The Science is clear: Streamside Buffers improve water quality
“The science is now clear,” says Bernard Sweeney, PhD, Director of the Stroud Water Research Center, “that widespread implementation of streamside forest buffers is one of the simplest, most cost effective approaches to eliminating many of the problems of the Chesapeake Bay…”
Studies by internationally acclaimed Stroud Water Research Center have shown that healthy forests bordering streams not only prevent numerous pollutants from reaching the water, but also multiply the stream’s natural ability to cleanse itself of pollutants that do make their way into the water. On a small farm that is typical of many in the Chesapeake Bay watershed, best management practices including contour farming, terraces, and grass waterways work in tandem with a swale and forested buffer to protect the stream–and therefore, the Chesapeake Bay.
Deep Drilling, Deep Pockets…
A just released report on The Campaign Contributions & Lobbying Expenditures of the Natural Gas Industry in Pennsylvania authored by Common Cause Pennsylvania provides an eye-opening look at the correlation between campaign contributions of the big players in the Marcellus Shale boom and its success in rapidly expanding operations in the state before the potential for environmental damage from drilling has been fully studied.
A modern-day Gold Rush in a state with “Wild West” campaign finance laws is a potentially dangerous combination. Without a severance tax, how will Pennsylvania pay to mitigate environmental damage, maintain and expand local infrastructure, and cover other costs that result from drilling? And without further study of the environmental consequences of hydraulic fracturing for the state’s water supply, and the possible risks to human health, how can we know how great this cost will be?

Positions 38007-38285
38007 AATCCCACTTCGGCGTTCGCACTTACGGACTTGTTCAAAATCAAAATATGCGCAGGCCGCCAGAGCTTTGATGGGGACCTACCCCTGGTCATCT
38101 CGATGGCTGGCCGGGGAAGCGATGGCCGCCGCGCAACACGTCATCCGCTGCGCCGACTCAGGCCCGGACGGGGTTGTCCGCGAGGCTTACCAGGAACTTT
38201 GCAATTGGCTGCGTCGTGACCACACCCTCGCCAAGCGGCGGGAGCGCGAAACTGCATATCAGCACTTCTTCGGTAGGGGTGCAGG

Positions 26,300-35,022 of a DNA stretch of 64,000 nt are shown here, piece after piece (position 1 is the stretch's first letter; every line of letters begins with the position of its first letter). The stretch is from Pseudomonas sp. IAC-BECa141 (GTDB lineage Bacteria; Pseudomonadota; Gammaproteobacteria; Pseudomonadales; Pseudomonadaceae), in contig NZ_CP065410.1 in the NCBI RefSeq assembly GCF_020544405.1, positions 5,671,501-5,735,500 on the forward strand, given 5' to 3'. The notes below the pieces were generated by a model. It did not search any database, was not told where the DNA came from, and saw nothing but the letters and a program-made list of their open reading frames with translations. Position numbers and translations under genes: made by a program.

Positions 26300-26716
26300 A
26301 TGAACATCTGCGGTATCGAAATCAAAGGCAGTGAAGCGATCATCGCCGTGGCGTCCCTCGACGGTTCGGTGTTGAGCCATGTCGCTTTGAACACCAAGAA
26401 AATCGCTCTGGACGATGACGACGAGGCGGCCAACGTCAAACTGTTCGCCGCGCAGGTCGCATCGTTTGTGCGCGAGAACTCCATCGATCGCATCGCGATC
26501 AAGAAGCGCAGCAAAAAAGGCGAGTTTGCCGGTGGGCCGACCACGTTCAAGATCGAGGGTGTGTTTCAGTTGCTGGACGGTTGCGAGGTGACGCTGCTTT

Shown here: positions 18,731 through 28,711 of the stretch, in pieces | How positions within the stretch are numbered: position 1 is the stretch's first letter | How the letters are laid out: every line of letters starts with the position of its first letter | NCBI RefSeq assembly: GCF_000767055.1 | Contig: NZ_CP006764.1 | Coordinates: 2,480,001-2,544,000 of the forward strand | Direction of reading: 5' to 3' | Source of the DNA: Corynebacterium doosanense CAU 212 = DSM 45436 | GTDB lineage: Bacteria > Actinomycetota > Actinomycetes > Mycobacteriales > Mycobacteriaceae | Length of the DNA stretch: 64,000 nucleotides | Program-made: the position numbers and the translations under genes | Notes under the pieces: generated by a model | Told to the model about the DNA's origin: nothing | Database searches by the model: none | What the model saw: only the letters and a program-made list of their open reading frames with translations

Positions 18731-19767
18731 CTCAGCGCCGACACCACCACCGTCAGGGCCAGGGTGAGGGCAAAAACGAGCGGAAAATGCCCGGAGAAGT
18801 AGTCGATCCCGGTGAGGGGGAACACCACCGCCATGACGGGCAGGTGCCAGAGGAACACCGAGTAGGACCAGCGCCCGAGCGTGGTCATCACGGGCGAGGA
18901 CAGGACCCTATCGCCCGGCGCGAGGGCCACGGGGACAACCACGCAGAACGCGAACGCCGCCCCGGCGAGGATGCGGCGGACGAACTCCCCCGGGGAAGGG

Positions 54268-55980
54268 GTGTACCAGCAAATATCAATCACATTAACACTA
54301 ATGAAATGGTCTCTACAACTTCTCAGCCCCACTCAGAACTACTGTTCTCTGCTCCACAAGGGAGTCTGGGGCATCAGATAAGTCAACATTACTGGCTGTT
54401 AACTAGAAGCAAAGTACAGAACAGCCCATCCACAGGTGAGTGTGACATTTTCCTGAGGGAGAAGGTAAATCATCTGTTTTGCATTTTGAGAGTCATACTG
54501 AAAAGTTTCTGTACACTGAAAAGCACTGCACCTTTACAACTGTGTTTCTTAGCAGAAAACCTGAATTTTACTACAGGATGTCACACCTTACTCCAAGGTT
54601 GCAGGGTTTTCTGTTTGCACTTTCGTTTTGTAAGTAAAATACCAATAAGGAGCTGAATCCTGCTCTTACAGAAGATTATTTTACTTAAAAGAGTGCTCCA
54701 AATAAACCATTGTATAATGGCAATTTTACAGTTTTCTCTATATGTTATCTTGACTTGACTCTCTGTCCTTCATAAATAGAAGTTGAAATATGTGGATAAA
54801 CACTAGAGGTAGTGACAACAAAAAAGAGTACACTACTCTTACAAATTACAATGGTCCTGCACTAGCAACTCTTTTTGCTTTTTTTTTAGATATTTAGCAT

– Deep Drilling, Deep Pockets authors Alex Kaplan and James Browning
For More Information, Get the Report >>
For a personal look inside the gas drilling phenomena and its impacts on local communities, join filmmaker Josh Cox and view his Sundance FIlm Festival award-winning documentary GASLAND at upcoming screenings in our area:
Wednesday, June 2 at the County Theater in Doylestown, PA
Thursday June 3 at Rutgers EcoComplex in Bordentown, NJ
DID YOU KNOW cotton is considered the world’s “dirtiest” crop because of the industry’s heavy insecticide use?
Cotton is used for so many of our household fabrics that we can make a huge collective environmental impact by starting to choose organic over non-organic forms.
DID YOU KNOW the average food item we eat travels more than a thousand miles before getting to our plate?
When you “buy local” you get fresher and tastier food, support small farms, contribute to the regional economy, help protect open space, and prevent huge amount of resources going into packaging, shipping, and marketing.
Learn more about
Solving Runoff Block by Block
In cities, we have severely altered the natural water cycle; during storms, this can cause street and basement flooding and result in rainwater carrying pollution into our rivers and streams. Greening movements all over the country are finding new ways to manage this problem and are considering stormwater runoff as a resource instead of a waste.
Every homeowner can play a role and have a positive impact through simple actions like disconnecting downspouts, keeping storm drains clean, and diverting rooftop runoff into rain barrels.
Reverend Williams, considered by many to be the Pied Piper of Germantown, demonstrates how every little bit helps:
Learn More at StormwaterPA